Physical challenges will never stop her creativity
Marteen Moore, owner of Marteen Moore Interior Design, grew up surrounded by French culture, art and athletics. Born and raised in Southern California, her French maternal grandmother helped to raise the family of seven and every summer Moore would vacation with her grandmother in France; developing a love for architecture and design.
As a child, she was always active, learning to swim before age 3 and participating in dance, gymnastics, snow skiing, water skiing, hiking, and tennis.
“In college I would run from three to 10 miles a day,” she said. “I started doing triathlons and marathons, and a series of smaller races. The biggest race I ever participated in was a half Ironman including a one-mile swim, 64-mile bike ride and 10-mile run. I lifted weights, did Pilates and yoga.”
Moore envisioned her destiny as an artist and attended Stephens College in Missouri. After graduation, her father (founder and owner of the Fisher Space Pen) moved his business to Boulder City, Nev. and Moore followed to work with him on different projects while continuing her art career. Eventually, Moore returned to school to study design and open her own design firm in 1988. She also got married and started a family.
“I specialize in large custom homes from the ground up; working with the client and architect to make sure each room is optimized to the client’s needs and desires.” She has worked with celebrities including Robert DeNiro while he was shooting the movie “Casino” and the MTV reality show, “Real World Las Vegas.”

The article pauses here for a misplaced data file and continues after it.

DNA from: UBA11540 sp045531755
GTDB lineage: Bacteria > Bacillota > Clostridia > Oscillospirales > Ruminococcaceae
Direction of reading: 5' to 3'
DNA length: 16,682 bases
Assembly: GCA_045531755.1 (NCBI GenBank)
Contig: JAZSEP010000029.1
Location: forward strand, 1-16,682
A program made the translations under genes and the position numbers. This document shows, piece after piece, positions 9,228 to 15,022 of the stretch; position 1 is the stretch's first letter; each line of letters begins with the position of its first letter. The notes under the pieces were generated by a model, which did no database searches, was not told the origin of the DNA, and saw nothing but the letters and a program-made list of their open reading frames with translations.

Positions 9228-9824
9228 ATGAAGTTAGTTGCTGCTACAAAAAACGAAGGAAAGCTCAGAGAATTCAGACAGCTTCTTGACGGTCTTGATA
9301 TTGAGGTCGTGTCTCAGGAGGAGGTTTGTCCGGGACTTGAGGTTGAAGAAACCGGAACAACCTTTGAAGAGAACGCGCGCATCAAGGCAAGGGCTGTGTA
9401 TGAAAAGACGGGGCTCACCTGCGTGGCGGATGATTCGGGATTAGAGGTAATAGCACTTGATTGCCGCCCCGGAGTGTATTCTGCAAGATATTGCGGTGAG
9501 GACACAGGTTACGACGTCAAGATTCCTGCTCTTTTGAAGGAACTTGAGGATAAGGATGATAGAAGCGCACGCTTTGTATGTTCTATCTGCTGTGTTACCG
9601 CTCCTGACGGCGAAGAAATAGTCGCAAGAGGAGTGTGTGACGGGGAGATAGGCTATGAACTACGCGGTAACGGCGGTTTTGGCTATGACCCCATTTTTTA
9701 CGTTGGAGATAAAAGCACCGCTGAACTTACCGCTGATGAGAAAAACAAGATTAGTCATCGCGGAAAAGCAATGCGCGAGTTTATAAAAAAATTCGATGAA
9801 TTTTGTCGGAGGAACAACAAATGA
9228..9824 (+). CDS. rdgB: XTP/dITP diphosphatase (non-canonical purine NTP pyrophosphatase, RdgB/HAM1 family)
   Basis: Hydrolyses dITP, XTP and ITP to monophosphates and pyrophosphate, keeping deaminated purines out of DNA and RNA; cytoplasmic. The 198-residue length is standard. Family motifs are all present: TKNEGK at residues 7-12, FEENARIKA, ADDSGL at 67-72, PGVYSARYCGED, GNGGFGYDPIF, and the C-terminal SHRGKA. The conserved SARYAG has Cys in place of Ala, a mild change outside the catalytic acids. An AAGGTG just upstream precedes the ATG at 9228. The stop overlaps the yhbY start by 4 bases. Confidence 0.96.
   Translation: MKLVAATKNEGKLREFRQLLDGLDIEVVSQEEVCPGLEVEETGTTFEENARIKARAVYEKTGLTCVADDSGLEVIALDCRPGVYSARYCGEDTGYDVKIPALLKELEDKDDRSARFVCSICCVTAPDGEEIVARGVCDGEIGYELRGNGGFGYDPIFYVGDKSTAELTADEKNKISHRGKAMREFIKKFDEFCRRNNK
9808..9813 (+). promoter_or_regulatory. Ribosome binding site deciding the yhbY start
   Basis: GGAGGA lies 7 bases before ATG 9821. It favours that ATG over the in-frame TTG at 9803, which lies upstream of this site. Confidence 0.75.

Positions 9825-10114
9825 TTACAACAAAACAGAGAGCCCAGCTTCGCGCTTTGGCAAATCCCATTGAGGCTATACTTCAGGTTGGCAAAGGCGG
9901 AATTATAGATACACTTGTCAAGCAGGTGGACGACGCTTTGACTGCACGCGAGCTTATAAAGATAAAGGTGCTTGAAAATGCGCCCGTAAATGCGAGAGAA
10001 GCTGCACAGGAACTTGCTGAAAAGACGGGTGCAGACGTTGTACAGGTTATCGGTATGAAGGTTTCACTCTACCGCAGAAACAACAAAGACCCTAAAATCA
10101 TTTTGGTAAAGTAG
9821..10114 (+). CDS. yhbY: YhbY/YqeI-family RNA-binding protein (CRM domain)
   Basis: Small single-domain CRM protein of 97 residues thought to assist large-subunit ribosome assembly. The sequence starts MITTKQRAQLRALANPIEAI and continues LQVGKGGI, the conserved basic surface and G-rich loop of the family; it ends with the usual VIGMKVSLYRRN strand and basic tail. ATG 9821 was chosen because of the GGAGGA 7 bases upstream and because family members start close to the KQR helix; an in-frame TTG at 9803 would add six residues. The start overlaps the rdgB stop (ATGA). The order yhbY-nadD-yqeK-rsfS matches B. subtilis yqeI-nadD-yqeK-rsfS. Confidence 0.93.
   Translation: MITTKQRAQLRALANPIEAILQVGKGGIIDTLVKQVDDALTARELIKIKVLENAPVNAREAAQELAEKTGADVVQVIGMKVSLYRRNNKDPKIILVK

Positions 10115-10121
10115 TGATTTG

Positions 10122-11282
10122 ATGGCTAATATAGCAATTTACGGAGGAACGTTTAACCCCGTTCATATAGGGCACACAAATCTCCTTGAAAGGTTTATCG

Everything changed for Moore in 2000 when she began to experience loss of control over her legs. Her doctors began testing for a diagnosis but were unable to find the cause. On September 11, 2001, she woke up unable to move. After more testing, the diagnosis was a tumor on her thoracic vertebrae and emergency surgery was performed. Although benign, it took Moore about one year to recover with 90 percent use of her legs returning. While she could work, lift weights, swim and walk fast; she had to quit running and biking.
In 2006, the tumor returned. After three more operations, Moore returned home to spend time with her dying father and young children.
“I grew sicker and sicker and now was on IV antibiotics. My spine started to fall off the metal I had from my lower back to the middle of my chest. I found an excellent surgeon in Santa Monica, Calif. who said he could save my life but probably not my legs. I had no choice. My children were still young and I was a single mother, so I went for it,” she said. “I had to have three more surgeries, and was able to walk until the last one. I was then paralyzed from my chest down with metal from my neck to my tailbone.”
While she was in rehabilitation, Reggie Bennett, the director of the nonprofit organization R.A.G.E (Rebuilding All Goals Efficiently), and a female mentor, who uses a wheelchair, reached out to Moore and helped her to learn to live independently, continue working and maintain a workout regimen.
“They helped me to understand that a spinal cord injury is not a death sentence. They helped me modify my house and learn to drive so I could be independent. I joined their team by volunteering on the board of directors, mentoring and giving support to newly spinal cord injured patients. When possible, I help with fundraising. It is a wonderful organization that does a lot of good in this community.”
Moore’s advice for everyone is, “Follow your heart and dreams. Don’t let anything get you down and always believe in yourself and your vision.” Moore lives this philosophy everyday as a Fearless Female.